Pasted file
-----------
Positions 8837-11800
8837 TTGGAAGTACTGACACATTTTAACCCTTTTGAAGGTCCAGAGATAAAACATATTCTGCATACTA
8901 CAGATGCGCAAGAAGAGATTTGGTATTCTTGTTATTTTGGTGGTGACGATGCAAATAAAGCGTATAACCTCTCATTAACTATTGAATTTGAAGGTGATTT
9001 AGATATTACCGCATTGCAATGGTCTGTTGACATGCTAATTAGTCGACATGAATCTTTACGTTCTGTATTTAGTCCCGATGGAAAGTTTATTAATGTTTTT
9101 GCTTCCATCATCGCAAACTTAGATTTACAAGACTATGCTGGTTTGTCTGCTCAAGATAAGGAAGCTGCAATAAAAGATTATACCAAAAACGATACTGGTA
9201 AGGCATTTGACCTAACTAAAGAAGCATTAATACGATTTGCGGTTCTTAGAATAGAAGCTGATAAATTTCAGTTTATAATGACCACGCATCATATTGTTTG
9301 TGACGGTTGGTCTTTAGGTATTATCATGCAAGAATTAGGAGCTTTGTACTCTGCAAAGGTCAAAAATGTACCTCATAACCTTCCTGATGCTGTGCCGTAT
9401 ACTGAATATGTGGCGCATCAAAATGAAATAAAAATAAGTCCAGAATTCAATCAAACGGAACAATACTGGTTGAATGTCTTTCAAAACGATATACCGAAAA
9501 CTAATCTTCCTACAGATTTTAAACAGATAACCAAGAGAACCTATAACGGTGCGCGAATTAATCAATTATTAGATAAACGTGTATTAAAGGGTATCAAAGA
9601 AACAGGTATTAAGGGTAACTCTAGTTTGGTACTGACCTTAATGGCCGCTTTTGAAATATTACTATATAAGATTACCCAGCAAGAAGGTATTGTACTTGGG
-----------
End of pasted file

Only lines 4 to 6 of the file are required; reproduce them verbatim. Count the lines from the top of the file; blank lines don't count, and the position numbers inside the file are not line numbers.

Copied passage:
9001 AGATATTACCGCATTGCAATGGTCTGTTGACATGCTAATTAGTCGACATGAATCTTTACGTTCTGTATTTAGTCCCGATGGAAAGTTTATTAATGTTTTT
9101 GCTTCCATCATCGCAAACTTAGATTTACAAGACTATGCTGGTTTGTCTGCTCAAGATAAGGAAGCTGCAATAAAAGATTATACCAAAAACGATACTGGTA
9201 AGGCATTTGACCTAACTAAAGAAGCATTAATACGATTTGCGGTTCTTAGAATAGAAGCTGATAAATTTCAGTTTATAATGACCACGCATCATATTGTTTG